Horowitz introduces the reader to dogs’ perceptual and cognitive abilities and then draws a picture of what it might be like to be a dog. What’s it like to be able to smell not just every bit of open food in the house but also to smell sadness in humans, or even the passage of time? How does a tiny dog manage to play successfully with a Great Dane? What is it like to hear the bodily vibrations of insects or the hum of a fluorescent light? Why must a person on a bicycle be chased? What’s it like to use your mouth as a hand? In short, what is it like for a dog to experience life from two feet off the ground, amidst the smells of the sidewalk, gazing at our ankles or knees?
With a hat tip to Frank whose emails end with the Attention quote.
IF you can keep your head when all about you
Are losing theirs and blaming it on you,
If you can trust yourself when all doubt you,
But make allowance for their doubting too;
If you can wait and not be tired by waiting,
Or being lied about, don’t deal in lies,
Or being hated, don’t give way to hating,
And yet don’t look too good, nor talk too wise:
Walking down from Wansfell into Troutbeck on Saturday, the sheep. The orange sheep. That way to deter sheep rustlers. ‘Don’t mock the flock’ repeated in my mind to the rhythm of my striding. No, Don’t mock the flock! I guess we are all part of a flock, one way or another.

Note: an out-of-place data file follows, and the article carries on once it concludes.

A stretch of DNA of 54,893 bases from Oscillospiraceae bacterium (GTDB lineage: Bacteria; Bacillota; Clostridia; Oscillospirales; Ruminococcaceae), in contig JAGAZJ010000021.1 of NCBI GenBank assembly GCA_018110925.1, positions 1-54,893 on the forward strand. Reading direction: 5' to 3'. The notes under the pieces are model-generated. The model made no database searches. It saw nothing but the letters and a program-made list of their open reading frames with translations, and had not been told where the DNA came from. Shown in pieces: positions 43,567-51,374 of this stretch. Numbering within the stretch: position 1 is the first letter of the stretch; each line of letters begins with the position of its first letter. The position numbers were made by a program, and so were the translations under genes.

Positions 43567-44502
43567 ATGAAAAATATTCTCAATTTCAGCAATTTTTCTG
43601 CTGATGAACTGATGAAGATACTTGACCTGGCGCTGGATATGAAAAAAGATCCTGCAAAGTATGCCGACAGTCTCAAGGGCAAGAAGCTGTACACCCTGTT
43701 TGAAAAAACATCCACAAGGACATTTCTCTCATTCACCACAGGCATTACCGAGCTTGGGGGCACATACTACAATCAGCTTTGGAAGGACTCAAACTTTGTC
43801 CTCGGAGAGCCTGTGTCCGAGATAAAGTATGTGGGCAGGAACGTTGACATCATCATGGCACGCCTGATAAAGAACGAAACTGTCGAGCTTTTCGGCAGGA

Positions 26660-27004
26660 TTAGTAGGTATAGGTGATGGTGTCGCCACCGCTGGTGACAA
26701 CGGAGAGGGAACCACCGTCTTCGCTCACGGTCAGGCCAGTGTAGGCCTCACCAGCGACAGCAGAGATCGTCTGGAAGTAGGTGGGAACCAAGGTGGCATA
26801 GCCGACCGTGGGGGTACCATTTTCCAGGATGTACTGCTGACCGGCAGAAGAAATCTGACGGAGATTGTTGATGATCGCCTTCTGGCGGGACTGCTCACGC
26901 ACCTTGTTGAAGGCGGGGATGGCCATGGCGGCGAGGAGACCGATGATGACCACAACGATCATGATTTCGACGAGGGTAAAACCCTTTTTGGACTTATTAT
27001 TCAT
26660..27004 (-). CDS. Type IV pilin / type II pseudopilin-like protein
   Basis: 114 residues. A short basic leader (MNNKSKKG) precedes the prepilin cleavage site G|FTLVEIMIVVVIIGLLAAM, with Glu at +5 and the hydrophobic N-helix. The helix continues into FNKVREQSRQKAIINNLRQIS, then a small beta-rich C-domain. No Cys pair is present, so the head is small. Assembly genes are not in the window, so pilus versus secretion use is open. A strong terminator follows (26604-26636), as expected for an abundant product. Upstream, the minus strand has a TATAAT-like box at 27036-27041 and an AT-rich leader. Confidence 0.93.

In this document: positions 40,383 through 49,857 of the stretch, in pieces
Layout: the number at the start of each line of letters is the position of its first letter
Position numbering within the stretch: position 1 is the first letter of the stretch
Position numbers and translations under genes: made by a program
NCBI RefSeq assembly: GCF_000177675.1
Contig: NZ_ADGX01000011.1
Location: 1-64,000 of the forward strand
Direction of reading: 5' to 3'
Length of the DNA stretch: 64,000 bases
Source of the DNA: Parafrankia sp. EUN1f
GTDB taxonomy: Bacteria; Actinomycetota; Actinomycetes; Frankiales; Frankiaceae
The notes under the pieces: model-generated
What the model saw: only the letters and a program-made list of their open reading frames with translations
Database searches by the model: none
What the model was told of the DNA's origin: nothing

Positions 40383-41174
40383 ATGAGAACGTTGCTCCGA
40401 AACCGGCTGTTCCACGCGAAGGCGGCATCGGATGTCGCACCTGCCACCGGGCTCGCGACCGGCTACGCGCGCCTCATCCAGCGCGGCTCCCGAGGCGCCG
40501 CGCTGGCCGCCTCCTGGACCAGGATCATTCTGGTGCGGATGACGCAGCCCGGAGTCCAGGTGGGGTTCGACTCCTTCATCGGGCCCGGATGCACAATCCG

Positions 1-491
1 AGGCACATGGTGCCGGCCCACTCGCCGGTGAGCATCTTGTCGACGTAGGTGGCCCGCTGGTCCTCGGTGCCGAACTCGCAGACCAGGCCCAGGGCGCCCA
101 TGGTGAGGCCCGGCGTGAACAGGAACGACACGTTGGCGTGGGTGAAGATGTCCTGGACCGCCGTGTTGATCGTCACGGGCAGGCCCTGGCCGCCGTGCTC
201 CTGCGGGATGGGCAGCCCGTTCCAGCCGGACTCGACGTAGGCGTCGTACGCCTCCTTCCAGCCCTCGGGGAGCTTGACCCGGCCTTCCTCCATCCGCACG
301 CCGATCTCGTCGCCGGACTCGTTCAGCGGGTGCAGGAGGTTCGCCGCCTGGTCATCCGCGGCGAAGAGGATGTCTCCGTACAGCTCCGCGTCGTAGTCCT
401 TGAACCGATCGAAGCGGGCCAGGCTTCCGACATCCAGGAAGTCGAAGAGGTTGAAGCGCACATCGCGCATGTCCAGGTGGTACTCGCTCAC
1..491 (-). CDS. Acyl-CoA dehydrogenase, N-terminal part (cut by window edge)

Let not this day end without acknowledging the truely decent, humble, dedicated and above all peaceful gathering of fungus explorers from Kew Gardens who I had the honour to go walk-about with today.
Not only was it a window on a whole area of the natural world largely hidden from the naked eye but also an insight into the minds and hearts of people, unknown and unsung, who care about the wellbeing of unglamorous – fungus!
It was not a day for ‘racing’! Five hours didn’t get us far physically however in terms of the micro world we traveled to the moon and back! Who would have imagined what fungus get up to! It’s a circus down in the woods – everyday.
From the way dogs thump their tails, invade our laps and steal our pillows, it certainly seems like they love us back. But since dogs can’t tell us what’s going on inside their furry heads, can we ever be sure?
The scientists found that dog owners’ aroma actually sparked activation in the “reward center” of their brains, called the caudate nucleus. Of all the wafting smells to take in, dogs actually prioritized the hint of humans over anything or anyone else.
So the word is out our doggy friends delight in us because…of our smell and what it represents, in their brains. Who would have thought!